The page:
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Does anybody have an idea what SOA Governance is all about? What is the difference (or correlation) between SOA Governance and IT Governance? and How can it be applied using SOA platforms available in the market?

Can a project built on SOA platform be successful without applying SOA Governance? How? I am talking here from a practical point of view.

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6 Answers 6

up vote 13 down vote accepted

At its most basic, SOA Governance is about managing services. At its most base level, you might think about topics such as:

  • Managing the version of services - Service 1.0 is currently deployed, but now we've deployed Service 1.1. How do we redirect clients from the old service to the new one?
  • Giving services a lifecycle: a service is in 'development'. Now it's completed and been QAed, we'll want to transition it to 'production'. We need to have a way to add metadata to the service to indicate that - what if we want to remove our development services but keep our production ones running?

Obviously there are others - there is no hard-and-fast governance solution for any environment. The degree to which governance is necessary is a hot topic of debate.

Disclaimer: I work for IBM as a WebSphere consultant so my thoughts are influenced by that and the IBM product most often suggested as an answer to the above questions, WebSphere Service Registry and Repository.

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"have an idea what SOA Governance is all about?..."

Andrew Ferrier's response answers this question pretty well. Like any other asset (if you look at services that way), services governance is about controlling the asset. It's similar to code management except on an enterprise level and generally by the business. Access control, versioning, ownership, etc... are all concepts in this space.

"Can a project built on SOA platform be successful without applying SOA Governance?"

That will depend upon your definition of success. However, if you mean can you successfully deploy SOA into an enterprise without governance (with little to no regard on how the service will be managed after it's in production), the answer is a resounding "Yes". Just be aware that at some point in the future, a deployed service in an enterprise WILL eventually be discussed with respect to re-use, accessibility, and ownership (to name a few). That's where governance comes in and you will have to do it manually.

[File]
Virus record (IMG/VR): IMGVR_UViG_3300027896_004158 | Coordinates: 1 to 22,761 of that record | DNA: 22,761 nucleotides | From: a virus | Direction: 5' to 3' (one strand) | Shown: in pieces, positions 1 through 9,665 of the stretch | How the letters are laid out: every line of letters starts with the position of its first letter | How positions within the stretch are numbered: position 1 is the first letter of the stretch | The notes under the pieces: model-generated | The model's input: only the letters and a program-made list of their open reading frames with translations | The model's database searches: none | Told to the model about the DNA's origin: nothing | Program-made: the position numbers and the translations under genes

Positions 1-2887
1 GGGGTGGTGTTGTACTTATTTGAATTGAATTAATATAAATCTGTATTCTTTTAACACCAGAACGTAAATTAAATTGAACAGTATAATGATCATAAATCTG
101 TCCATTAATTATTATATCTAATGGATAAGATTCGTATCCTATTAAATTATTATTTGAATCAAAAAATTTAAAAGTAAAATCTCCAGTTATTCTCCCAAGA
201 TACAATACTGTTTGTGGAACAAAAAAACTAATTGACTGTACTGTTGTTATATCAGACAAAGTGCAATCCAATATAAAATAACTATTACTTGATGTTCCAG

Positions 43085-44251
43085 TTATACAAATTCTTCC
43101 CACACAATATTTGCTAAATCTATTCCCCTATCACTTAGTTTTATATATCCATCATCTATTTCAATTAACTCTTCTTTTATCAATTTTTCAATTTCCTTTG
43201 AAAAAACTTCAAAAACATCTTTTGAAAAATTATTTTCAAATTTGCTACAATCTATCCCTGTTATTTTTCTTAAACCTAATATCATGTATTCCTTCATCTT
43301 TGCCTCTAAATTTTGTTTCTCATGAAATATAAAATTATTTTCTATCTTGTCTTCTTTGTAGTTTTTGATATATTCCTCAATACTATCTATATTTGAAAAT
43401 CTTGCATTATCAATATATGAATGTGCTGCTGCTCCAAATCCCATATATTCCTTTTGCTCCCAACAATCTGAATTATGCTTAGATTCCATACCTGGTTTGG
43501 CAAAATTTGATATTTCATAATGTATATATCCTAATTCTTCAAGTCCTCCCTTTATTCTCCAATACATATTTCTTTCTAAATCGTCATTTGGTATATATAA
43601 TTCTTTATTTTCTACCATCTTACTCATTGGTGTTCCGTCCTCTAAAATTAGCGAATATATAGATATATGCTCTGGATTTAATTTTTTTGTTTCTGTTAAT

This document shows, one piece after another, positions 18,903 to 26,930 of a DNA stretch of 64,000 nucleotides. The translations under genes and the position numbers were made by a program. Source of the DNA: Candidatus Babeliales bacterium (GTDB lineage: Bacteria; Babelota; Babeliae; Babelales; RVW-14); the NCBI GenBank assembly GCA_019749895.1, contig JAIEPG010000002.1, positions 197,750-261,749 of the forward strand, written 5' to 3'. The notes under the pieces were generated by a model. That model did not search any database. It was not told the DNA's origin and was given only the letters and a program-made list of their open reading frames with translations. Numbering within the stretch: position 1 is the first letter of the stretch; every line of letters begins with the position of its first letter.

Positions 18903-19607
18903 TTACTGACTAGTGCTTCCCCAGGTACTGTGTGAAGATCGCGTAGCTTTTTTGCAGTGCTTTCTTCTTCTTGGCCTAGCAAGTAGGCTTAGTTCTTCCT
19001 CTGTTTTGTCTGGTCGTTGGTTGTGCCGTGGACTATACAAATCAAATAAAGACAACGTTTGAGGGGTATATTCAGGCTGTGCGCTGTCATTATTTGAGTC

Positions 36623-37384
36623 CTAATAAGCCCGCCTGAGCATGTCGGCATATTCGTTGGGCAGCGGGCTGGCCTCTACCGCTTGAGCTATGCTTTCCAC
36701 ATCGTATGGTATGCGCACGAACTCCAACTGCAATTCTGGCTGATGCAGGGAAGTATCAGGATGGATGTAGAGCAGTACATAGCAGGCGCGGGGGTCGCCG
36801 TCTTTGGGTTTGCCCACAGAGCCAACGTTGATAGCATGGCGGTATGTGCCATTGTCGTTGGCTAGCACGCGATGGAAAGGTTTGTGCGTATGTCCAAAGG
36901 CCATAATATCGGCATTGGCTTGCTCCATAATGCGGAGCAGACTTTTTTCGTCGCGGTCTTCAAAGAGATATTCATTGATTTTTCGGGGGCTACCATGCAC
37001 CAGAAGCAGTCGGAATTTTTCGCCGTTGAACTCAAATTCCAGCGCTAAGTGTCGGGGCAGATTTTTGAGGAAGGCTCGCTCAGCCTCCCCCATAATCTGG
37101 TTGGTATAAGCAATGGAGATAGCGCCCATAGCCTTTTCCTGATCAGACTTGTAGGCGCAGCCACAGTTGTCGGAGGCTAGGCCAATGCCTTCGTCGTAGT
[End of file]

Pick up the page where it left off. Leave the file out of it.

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SOA governance is a subset of IT governance where you focus on defining, delivering and enforcing IT governance rules using SOA. It is also organization wide, otherwise it is practically pointless except as an exercise.

IT Governance which is a subset of Corporate governance and should have at least a policy of providing Business Value in things that the company does.

Here's an example:

  1. Provide Business Value (corporate policy)
  2. by providing consistent quality of service (corporate policy)
  3. by providing metrics for each procedure (IT governance)
  4. by providing transaction times for each service operation (SOA governance)

As you drill down things get more technical and actually easier to enforce.

SOA/IT/Corporate governance is basically analogous to the law makers (those who define the rules), the judge/police (those who enforce the rules), the rest of us (those who deliver within the rules).

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See Service Oriented Architecture and SOA Governance for help.

Service-Oriented Architecture (SOA) governance is a concept used for activities related to exercising control over services in an SOA. SOA governance can be seen as a subset of IT governance which itself is a subset of Corporate governance. The focus is on those resources to be leveraged for SOA to deliver value to the business.

SOA needs a solid foundation that is based on standards and includes policies, contracts and service level agreements. The business is expected to be able to use services to build and change the organisations business process quickly. To do so, a degree of granularity in the services available will be required. Consequently an SOA increases the need for good governance as it will help assign decision-making authorities, roles and responsibilities and bring focus to the organisational capabilities needed to be successful.

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Thanks for your answer, despite the fact that wikipedia was definetely my first source before posting a question here. I was seeking answers from people with real experience in this subject matter. –  whiz Dec 18 '08 at 12:54
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Being an employee of a large enterprise, our SOA governance approach stewards the usage of internal standards such as leveraging a common message format, ensures that all WSDL produced meets security standards such as ensuring that all attributes have regular expressions attached to them for validation and aligns with our strategic business architecture.

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SOA Governance can also be two-tiered. Often you spend your time on its internal aspects, but SOA was also meant to address these issues among partnered organizations that may be under entirely separate corporate/government "tents."

Internal stadnards must bend to the will of the larger Community, at least at points of interconnection.

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